On the inside, King for a Day and Hall-of-Fame jockey John Velazquez had surrendered nearly a half-length advantage to the other pair. When the leaders reappeared in view from behind a clump of trees, Velazquez and King for a Day were headed in reverse. The jockey had checked his mount while reportedly in a tight spot and their race was over. (A steward’s inquiry into the incident resulted in no change to the original finish.) Maximum Security and Mucho Gusto continued forward with a quarter-mile’s worth of fight remaining.

It should be noted here that Mucho Gusto is trained by Bob Baffert and that the conditioner’s Haskell record is like Alabama coach Nick Saban’s in national title games— he’s almost always there and he usually wins!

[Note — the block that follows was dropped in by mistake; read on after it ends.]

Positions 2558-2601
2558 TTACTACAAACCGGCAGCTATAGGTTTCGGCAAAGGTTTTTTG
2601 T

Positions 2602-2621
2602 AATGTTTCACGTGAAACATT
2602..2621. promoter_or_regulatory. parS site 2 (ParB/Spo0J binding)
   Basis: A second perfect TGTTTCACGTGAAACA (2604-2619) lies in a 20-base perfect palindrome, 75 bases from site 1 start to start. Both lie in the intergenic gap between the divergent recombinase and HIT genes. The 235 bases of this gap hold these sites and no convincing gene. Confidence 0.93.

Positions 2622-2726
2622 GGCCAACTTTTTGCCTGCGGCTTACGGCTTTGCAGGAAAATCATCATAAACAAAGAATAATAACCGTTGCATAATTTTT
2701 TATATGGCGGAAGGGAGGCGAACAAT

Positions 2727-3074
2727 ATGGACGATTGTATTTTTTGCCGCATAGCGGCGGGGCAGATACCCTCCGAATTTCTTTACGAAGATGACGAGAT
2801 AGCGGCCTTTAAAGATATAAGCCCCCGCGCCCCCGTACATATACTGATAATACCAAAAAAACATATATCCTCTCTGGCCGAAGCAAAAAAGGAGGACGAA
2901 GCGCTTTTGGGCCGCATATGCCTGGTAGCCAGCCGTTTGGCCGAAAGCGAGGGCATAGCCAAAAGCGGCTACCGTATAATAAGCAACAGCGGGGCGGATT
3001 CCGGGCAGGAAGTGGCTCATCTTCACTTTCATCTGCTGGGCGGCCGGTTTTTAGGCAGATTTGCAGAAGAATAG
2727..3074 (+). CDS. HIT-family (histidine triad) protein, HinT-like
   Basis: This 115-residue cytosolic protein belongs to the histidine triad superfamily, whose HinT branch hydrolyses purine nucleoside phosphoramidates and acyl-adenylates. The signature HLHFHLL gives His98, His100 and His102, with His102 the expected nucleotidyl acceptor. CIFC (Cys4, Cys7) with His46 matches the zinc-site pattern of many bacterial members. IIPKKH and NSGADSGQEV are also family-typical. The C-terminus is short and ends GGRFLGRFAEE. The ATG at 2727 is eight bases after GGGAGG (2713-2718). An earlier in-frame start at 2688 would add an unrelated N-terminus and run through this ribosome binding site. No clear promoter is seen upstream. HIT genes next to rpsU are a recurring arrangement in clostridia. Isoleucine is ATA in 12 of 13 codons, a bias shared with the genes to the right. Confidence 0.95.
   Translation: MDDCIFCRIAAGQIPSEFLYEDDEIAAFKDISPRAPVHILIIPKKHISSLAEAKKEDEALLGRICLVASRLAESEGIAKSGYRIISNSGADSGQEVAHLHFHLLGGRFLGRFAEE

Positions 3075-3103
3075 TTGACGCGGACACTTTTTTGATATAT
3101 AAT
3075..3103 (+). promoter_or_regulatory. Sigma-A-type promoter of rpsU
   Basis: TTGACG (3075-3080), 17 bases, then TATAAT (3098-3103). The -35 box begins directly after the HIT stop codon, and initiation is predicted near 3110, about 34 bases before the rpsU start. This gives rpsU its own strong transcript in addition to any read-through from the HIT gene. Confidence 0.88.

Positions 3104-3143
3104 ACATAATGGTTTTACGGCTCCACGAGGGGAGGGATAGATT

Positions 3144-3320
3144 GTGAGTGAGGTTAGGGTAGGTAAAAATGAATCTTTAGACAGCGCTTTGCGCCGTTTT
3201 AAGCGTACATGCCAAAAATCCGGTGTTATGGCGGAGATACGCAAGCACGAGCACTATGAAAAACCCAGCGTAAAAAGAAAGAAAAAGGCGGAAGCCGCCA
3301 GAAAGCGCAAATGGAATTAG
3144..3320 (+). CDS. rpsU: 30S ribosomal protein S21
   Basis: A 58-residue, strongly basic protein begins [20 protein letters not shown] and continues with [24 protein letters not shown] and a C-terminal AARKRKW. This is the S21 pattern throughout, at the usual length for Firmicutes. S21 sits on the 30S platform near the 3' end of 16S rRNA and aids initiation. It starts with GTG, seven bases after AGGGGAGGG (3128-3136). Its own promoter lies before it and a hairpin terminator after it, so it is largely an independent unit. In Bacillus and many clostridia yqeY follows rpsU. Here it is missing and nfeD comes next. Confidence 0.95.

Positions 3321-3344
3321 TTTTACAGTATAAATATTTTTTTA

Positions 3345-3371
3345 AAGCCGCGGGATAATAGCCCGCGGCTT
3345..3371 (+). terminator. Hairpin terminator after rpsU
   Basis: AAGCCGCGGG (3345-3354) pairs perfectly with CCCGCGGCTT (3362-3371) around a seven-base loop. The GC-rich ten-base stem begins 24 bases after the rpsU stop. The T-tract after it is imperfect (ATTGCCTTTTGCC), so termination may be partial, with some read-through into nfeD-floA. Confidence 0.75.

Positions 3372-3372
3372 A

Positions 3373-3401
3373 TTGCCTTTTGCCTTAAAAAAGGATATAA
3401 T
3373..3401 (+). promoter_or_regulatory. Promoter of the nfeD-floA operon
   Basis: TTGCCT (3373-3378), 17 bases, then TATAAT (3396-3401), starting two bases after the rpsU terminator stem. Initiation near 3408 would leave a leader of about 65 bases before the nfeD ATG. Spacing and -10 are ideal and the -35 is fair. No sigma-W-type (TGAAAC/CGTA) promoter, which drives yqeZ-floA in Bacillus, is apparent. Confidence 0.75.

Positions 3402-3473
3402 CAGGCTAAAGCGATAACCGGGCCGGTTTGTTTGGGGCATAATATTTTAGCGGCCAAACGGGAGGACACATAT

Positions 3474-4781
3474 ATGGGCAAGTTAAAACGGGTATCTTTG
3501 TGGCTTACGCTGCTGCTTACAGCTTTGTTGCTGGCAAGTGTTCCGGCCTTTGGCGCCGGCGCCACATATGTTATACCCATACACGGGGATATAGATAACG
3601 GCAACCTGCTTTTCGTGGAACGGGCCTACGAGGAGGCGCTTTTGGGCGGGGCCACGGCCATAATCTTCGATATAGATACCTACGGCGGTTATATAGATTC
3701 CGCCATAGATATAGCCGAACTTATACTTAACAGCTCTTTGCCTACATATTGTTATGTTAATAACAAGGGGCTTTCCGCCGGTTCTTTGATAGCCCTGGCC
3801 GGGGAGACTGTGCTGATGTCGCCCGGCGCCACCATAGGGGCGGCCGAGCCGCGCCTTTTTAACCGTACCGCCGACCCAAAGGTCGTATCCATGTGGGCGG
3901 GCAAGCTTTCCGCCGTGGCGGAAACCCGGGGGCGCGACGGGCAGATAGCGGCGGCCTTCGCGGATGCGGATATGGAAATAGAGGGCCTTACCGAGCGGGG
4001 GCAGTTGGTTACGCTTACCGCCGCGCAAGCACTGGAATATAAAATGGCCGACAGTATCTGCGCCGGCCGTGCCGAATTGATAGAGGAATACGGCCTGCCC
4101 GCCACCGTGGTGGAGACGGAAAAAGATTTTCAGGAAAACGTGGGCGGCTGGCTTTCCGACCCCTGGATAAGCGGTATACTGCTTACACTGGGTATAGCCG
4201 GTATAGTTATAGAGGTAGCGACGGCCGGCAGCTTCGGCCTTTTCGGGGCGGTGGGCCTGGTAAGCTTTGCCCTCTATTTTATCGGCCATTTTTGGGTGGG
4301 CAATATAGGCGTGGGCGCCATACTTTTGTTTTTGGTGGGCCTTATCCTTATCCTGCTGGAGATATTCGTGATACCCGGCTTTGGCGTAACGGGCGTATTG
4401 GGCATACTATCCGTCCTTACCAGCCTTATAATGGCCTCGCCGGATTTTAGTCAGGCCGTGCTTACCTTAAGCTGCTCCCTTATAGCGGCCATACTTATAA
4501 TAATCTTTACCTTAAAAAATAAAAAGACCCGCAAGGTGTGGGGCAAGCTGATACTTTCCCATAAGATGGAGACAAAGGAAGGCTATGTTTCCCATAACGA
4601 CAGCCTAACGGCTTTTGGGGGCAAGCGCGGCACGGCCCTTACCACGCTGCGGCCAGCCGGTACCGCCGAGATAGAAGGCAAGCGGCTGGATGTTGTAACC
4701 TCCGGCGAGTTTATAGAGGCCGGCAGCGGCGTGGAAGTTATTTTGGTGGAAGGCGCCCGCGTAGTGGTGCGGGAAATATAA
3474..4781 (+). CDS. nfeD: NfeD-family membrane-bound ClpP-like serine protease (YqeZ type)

Not this time. In the Haskell stretch Mucho Gusto hit Maximum Security with his best haymakers, but none put the original Derby winner on the mat. In fact, at the finish, it appeared as if Maximum Security had imposed his will upon the tormentor and had begun to move away from him.

This seemed a hard race on the winner, just like his previous two—the Derby and Pegasus. Maximum Security gives his all every time out and in seven starts another horse has finished in front of him just once. Previously assumed to be merely a speed horse, Saturday the colt showed the ability to rate if needed. His reputation for having a thirst for a street fight was enhanced. He doesn’t easily surrender.

What might happen with Maximum Security down the road in the Travers is something we’ll sort out closer to that event. In the meantime, we should abandon whatever biases we may maintain against his connections and give this colt props as the top dog in his division. Ruff-ruff!

Race On!